Create a scheduled task with PowerShell

Sometimes during OSD I need to create a scheduled task with PowerShell so that the clients runs another script once the user has gotten the client.

In this short post, I will show you how to create a scheduled task that runs a script at logon, all through PowerShell.

To do this, we will use the following cmdlets:

  • New-ScheduledTaskAction
  • New-ScheduledTaskTrigger
  • New-ScheduledTaskPrincipal
  • New-ScheduledTaskSettingsSet
  • New-ScheduledTask
  • Register-ScheduledTask

First we set the action, we will run “powershell.exe” and in the arguments we chose to keep the windows hidden from the user and point to our script.

$action = New-ScheduledTaskAction -Execute "C:\WINDOWS\system32\WindowsPowerShell\v1.0\powershell.exe" -Argument "-windowstyle hidden C:\Windows\Temp\script.ps1"

Next, we specify when the script should be run. In our case at logon.

$trigger = New-ScheduledTaskTrigger -AtLogOn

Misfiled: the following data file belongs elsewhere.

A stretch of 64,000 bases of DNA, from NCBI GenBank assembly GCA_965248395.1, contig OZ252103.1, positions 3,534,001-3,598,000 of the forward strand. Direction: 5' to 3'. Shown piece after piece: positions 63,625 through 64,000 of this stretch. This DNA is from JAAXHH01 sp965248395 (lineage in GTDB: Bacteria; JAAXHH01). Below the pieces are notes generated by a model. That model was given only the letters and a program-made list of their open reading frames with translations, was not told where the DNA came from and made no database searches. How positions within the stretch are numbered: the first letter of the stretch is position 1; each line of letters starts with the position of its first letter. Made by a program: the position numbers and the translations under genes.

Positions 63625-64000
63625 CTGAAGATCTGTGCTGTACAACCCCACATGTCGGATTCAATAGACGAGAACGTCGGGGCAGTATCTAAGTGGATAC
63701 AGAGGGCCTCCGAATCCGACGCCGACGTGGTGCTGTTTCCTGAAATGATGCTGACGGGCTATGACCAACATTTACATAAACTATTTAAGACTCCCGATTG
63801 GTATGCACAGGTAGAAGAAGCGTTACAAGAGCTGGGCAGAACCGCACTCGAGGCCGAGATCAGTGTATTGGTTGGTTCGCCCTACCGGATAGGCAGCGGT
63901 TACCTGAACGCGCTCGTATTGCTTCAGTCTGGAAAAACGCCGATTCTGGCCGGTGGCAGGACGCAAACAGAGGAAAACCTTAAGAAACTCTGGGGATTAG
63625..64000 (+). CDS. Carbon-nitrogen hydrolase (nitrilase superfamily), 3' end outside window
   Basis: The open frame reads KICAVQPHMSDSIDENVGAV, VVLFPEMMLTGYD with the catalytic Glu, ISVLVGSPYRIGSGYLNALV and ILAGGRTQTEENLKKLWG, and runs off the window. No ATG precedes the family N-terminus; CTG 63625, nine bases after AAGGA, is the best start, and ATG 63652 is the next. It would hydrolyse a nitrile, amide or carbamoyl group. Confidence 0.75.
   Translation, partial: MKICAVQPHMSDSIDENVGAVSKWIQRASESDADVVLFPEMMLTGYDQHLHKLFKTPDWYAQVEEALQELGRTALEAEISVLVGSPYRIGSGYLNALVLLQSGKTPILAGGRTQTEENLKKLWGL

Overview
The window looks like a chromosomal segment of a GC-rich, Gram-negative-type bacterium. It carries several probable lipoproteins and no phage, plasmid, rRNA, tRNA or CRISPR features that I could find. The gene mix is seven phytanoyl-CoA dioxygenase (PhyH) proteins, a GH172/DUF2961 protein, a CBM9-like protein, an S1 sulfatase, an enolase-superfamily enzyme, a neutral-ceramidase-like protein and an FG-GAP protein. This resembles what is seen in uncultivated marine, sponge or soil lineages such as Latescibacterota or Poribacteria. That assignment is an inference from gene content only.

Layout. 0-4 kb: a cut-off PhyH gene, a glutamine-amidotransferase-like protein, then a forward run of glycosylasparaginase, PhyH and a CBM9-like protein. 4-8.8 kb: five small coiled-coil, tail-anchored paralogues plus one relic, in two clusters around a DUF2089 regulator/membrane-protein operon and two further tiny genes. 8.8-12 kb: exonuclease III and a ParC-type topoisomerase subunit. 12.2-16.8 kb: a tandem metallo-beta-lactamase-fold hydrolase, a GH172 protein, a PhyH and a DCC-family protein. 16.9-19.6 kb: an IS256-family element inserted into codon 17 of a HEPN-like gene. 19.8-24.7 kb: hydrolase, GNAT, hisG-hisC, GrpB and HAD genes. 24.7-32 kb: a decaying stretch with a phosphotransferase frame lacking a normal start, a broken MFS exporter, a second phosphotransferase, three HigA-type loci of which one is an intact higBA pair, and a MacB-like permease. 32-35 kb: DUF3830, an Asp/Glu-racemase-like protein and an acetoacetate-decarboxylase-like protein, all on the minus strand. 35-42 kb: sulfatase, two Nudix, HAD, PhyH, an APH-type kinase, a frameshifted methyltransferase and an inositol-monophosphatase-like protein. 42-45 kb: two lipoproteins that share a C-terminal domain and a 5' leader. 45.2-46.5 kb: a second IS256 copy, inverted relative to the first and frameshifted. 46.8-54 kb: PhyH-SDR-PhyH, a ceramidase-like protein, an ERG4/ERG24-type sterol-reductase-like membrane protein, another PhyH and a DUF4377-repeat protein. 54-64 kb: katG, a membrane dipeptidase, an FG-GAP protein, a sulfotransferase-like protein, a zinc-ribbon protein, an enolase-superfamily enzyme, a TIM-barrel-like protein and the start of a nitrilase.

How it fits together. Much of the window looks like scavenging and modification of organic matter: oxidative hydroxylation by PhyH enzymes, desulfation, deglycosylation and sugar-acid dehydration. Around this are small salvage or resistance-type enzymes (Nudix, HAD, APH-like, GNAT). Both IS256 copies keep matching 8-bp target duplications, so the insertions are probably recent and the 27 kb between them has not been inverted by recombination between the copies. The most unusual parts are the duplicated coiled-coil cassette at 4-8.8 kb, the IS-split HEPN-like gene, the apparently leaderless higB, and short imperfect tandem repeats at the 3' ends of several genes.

Then we need to specify in what context the script should be run.

$principal = New-ScheduledTaskPrincipal "Administrator" -RunLevel Highest

We can also specify other settings, for example max run time, retries, priority and so on. In this case I will only specify that the script should be run if there is a network connection.

$settings = New-ScheduledTaskSettingsSet -RunOnlyIfNetworkAvailable

Now we have all the basics, so it’s time to create the scheduled task itself by combining all the above.

$task = New-ScheduledTask -Action $action -Principal $principal -Trigger $trigger -Settings $settings

The last step is to give the task a name and to register it on the client, in this case I named it “MyTask”

Register-ScheduledTask MyTask -InputObject $task

That’s all there is to it, nothing that’s hard to do, but if you miss one of the steps above the task will fail to be created without telling you why.

For example, I had to specify $settings, even though I didn’t have any settings that I wanted to specify. (Could have been something temporary though)

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